Moscow stock exchange ceases trading in dollar and euro

Russia’s stock exchange, the Moscow Exchange (MOEX), has stopped all trading in US dollars and euros. The decision follows a new round of sanctions imposed by the US Treasury Department on Russia. The exchange also confirmed that share trading and money market transactions in these currencies would be permanently halted.

The US Treasury sanctioned over 300 entities, aiming to disrupt Russia’s financial infrastructure. These new sanctions are part of a broader strategy to apply pressure on the BRICS nation, which has been moving towards de-dollarizing its economy. MOEX had previously warned that it would halt foreign currency trading if new sanctions were imposed. Today, it has fulfilled that promise.

Russian banks no longer trade in dollars or euros

Russia’s Central Bank issued a statement ensuring that all US dollar and euro funds are “safe.” They stressed that this decision directly results from the restrictive measures introduced by the US. US Treasury Secretary Janet Yellen explained that the sanctions target “remaining avenues for international materials and equipment,” including Russia’s reliance on critical supplies from third countries. According to the Treasury, sanctions on other countries are on the way.

“Due to the introduction of restrictive measures by the United States against the Moscow Exchange Group, exchange trading and settlements of deliverable instruments in U.S. dollars and euros are suspended.”

Central Bank of the Russian Federation Description

Janet Yellen. Source: Yale University

This move means that banks, companies, and investors can no longer trade these currencies through a central exchange, which offers liquidity, clearing, and oversight benefits. Instead, they must trade over-the-counter (OTC), where deals are made directly between two parties. The central bank said it would use OTC data to set official exchange rates.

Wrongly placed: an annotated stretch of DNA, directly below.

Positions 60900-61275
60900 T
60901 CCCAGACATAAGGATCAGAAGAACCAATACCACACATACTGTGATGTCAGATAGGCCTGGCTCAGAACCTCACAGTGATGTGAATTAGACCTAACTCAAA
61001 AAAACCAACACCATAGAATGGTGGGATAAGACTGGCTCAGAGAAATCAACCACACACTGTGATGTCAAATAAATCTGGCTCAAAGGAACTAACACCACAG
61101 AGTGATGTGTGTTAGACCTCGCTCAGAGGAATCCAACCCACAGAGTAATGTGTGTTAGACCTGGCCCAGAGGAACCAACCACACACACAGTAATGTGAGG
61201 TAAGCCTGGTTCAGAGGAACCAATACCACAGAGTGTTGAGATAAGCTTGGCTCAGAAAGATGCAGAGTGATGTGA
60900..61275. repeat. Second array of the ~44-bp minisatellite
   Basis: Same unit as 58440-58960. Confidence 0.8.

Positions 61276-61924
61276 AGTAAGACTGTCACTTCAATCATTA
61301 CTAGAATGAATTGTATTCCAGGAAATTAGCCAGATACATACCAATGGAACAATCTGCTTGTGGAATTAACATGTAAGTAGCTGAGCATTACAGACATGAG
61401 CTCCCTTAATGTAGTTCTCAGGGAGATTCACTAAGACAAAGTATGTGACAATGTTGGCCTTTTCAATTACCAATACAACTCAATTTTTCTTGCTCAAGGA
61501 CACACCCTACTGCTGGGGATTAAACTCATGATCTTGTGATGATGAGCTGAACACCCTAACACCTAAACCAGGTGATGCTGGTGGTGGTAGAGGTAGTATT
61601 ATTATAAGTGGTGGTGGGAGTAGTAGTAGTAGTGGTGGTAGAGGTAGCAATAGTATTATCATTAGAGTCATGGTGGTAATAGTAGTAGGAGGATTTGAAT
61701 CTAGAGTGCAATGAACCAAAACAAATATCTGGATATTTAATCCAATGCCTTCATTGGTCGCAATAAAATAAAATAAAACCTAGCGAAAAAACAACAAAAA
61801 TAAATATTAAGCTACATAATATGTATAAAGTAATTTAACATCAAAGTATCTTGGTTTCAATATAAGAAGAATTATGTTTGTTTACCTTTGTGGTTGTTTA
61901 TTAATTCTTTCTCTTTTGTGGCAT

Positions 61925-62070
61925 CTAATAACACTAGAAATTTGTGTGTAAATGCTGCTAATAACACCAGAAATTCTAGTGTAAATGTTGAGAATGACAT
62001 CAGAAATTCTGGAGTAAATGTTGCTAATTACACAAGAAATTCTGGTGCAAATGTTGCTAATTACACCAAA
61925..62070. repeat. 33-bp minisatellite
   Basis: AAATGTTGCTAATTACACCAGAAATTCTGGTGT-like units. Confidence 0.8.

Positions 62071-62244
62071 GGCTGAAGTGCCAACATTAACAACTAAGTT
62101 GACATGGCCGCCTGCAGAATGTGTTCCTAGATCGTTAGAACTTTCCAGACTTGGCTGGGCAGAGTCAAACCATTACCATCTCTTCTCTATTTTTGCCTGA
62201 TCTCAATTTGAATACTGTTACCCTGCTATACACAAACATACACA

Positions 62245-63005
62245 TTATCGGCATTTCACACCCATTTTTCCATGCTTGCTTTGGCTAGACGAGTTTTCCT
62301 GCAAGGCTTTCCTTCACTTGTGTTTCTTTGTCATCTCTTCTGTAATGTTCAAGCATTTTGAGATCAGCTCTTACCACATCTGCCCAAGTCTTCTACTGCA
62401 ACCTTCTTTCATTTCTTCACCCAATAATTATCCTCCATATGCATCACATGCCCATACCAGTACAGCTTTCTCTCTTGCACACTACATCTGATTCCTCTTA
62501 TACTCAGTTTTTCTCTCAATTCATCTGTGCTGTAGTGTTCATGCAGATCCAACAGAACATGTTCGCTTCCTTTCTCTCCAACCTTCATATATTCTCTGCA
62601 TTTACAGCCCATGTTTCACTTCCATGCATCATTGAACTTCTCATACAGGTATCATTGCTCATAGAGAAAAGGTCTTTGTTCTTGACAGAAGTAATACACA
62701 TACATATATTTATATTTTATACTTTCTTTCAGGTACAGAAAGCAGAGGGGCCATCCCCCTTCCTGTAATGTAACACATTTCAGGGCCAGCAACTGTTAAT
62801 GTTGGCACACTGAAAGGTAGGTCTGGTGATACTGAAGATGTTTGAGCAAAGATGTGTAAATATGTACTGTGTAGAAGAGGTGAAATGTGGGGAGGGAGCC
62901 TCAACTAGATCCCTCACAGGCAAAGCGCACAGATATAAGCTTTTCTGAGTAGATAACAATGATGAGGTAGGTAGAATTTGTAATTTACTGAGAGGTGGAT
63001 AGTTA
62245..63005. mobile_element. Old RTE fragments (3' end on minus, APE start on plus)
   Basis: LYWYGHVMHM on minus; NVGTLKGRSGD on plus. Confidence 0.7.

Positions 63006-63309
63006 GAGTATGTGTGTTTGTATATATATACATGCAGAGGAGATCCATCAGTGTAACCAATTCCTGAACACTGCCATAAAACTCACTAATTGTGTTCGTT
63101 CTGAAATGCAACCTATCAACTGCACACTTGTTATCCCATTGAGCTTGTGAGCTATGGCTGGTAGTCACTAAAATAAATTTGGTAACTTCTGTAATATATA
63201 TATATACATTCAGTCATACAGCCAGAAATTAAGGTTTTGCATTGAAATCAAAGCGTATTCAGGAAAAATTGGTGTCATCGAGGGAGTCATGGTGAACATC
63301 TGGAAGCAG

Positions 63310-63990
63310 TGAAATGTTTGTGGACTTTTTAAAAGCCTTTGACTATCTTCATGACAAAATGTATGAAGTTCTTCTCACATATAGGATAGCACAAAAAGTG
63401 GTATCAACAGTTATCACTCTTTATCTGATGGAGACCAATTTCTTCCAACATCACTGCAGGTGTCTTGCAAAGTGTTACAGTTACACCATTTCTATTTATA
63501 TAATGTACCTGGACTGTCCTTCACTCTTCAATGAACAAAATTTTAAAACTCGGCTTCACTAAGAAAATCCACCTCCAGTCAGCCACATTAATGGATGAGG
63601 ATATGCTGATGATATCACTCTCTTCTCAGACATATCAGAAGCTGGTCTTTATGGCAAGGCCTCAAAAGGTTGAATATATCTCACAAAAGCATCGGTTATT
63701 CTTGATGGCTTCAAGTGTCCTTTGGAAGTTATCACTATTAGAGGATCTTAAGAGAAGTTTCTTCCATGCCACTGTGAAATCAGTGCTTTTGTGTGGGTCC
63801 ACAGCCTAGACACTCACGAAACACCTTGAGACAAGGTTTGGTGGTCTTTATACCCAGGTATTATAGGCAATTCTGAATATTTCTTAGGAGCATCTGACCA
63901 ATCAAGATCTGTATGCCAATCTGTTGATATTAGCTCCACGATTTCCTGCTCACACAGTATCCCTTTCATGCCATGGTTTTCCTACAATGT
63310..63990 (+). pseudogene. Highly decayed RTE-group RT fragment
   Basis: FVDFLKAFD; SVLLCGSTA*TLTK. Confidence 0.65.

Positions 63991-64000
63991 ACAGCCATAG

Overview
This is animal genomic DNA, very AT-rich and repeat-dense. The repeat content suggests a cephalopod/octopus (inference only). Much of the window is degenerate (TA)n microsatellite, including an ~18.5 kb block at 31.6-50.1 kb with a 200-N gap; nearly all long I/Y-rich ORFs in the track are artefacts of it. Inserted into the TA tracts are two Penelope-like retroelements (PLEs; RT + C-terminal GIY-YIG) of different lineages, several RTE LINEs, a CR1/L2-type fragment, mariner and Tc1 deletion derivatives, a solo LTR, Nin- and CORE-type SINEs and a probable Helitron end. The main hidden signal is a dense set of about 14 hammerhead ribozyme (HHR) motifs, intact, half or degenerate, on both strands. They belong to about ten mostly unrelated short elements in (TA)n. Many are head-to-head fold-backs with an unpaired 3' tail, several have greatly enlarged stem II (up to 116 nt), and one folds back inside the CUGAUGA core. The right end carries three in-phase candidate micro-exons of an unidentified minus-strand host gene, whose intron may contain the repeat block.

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Yuan becomes the most-traded currency in Russia

Many Russians hold savings in dollars or euros, aware of the periodic crises when the rouble has crashed in value. The central bank reassured the public that these deposits remain secure. “Companies and individuals can continue to buy and sell US dollars and euros through Russian banks. All funds in US dollars and euros in the accounts and deposits of citizens and companies remain safe,” it said.

One person at a large, non-sanctioned Russian commodities exporter said, “We don’t care, we have yuan. Getting dollars and euros in Russia is now practically impossible.” With Moscow pursuing closer trade and political ties with Beijing, China’s yuan has replaced the dollar as MOEX’s most traded currency, making up 53.6% of all foreign currency traded in May.

Dollar-rouble trading volume on MOEX typically reaches around 1 billion roubles ($11 million) daily, while euro-rouble trading stands at about 300 million roubles each day. On the other hand, Yuan-rouble trading now regularly exceeds 8 billion roubles daily. Russian President Vladimir Putin has approved a series of measures to attract more capital through MOEX from both Russian and non-Russian persons from “friendly countries.”

Cryptopolitan reporting by Jai Hamid

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